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Previous Challenge Entry (Level 3 – Advanced)
Topic: See (07/22/10)

TITLE: Eclipsed
By Emily Gibson
07/28/10


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A twenty two year old male with auditory and visual hallucinations initially appeared serene and more comfortable in his own skin when compared to the other patients on the ward. Walking up and down the long hallways alone, he was usually in deep conversation. He took turns talking, but more often was listening, nodding, almost conspiratorial.

During a one-on-one session, he looked at me briefly, but his attention continued to be diverted, first watching an invisible something or someone enter the room, move from the door to the middle of the room, until finally, his eyes locked on an empty chair to my left. He smiled at whoever he saw next to me, nodded and appeared almost blissful. I asked him what he saw next to me.

“Jesus wants you to know He loves you.”

It took all my will power not to turn to look at the empty chair. I longed to.

As we worked together to ease his psychosis, I found trying to follow this patient’s line of thinking was often challenging, as he usually preferred to speak to persons unseen, at times lapsing into a “word salad” of nonsensical sentences. Instead of improving, he retreated more into his head and the world he saw inside, showing increasing anxiety symptoms despite medication, began to cry often, frequently mumbling and murmuring.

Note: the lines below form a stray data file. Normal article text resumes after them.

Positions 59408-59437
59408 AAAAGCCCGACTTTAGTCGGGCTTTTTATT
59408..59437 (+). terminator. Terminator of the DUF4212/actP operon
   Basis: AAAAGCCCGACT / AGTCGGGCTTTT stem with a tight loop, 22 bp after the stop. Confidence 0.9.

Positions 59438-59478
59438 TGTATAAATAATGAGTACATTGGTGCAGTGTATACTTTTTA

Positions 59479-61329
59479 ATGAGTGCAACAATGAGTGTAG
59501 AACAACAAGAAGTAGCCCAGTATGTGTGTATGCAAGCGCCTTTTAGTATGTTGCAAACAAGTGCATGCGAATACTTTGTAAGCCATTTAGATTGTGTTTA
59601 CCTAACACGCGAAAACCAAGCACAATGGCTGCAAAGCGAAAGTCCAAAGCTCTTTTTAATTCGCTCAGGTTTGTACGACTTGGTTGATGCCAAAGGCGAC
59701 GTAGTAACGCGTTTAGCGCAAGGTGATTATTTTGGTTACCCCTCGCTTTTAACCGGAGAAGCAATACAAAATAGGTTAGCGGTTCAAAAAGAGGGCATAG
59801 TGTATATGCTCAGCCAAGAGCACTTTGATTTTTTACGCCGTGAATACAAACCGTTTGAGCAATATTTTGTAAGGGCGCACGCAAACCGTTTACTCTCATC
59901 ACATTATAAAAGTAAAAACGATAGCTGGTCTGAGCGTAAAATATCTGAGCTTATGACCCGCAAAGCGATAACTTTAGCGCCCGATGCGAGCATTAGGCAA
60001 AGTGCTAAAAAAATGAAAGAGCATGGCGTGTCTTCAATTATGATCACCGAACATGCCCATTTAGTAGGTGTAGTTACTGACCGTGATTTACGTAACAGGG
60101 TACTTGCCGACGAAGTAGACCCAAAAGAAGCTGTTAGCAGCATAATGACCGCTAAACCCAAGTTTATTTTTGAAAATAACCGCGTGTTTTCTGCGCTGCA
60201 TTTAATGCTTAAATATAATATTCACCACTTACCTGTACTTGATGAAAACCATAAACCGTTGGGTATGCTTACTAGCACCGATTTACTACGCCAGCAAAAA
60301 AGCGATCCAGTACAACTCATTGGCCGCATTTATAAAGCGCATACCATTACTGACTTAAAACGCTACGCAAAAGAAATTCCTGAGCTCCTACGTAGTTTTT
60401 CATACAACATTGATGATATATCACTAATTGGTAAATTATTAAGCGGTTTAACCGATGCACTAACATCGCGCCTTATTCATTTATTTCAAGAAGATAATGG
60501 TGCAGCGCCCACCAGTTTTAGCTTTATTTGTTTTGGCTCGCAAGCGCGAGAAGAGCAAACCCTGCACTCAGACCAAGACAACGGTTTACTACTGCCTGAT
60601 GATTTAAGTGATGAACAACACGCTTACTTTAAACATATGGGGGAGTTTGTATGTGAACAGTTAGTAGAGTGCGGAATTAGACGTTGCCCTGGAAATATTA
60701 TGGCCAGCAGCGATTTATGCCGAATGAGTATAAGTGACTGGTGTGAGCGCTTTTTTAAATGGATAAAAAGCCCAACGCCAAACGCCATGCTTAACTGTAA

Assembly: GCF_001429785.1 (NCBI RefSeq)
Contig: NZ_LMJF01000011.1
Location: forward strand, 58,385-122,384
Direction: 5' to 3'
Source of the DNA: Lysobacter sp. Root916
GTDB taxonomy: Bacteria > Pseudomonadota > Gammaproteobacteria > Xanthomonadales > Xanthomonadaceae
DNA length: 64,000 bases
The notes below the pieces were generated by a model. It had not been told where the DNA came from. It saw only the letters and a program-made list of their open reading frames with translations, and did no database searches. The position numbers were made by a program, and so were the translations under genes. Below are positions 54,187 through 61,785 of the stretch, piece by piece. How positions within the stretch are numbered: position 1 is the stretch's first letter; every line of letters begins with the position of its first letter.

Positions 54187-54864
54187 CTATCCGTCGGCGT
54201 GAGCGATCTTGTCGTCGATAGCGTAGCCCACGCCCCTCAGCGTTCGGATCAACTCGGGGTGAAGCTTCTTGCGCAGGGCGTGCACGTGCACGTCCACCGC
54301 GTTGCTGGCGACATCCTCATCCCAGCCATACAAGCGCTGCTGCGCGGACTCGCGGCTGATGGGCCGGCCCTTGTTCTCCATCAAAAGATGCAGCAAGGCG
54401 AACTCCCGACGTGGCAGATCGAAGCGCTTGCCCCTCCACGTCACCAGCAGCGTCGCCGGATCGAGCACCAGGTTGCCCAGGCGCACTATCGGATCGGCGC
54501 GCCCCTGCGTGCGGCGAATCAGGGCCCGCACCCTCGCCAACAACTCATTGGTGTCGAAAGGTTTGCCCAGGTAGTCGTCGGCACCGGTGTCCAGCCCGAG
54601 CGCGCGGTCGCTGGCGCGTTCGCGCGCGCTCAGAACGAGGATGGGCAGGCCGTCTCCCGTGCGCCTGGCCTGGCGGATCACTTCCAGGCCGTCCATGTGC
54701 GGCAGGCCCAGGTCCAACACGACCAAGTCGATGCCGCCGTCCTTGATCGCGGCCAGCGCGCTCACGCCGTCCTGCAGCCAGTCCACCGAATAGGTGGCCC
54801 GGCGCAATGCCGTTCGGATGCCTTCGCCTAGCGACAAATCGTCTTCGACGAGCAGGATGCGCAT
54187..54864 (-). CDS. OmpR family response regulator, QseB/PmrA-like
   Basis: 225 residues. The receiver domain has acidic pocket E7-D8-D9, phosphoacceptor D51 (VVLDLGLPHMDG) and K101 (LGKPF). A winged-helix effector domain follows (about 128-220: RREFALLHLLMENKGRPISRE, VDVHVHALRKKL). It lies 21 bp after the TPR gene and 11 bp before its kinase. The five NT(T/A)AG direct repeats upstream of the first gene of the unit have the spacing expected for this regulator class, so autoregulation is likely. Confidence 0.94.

On a particular morning, all the patients on the ward became more edgy than usual, pacing and wringing their hands as the light outdoors slowly faded, with noon being transformed to an oddly shadowy dusk. The street lights turned on automatically and cars drove with headlights shining. We, patients and staff alike, stood at the windows in the hospital, watching the city become dark as night in the middle of the day. The most unstable patients became convinced the world was ending and extra doses of medication were dispensed as needed while the light slowly returned to the streets outside. Within an hour the sunlight was back, and many patients were oblivious, napping soundly.

My young patient had silently slipped away from the others, as if called, and using strips of carefully braided bed sheet wrapped around his neck, had hung himself from a door knob in his room. We found him minutes too late, his body still warm, his eyes no longer seeing us or the world within.

The light had left. He didn’t understand that it would, it always would, return.


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This article has been read 267 times
Member Comments
Member Date
Shann Hall-LochmannVanBennekom 07/30/10
This is such a powerful message. I could see the parallels to my own life. What a great reminder that the light will always return.
Terry R A Eissfeldt 08/02/10
I have so much respect for people who work in this field! Very poignant story.
Laury Hubrich 08/02/10
Very, very sad.
Rachel Phelps08/02/10
Wow. This story has so much depth and such a sad, sad message. Lovely writing.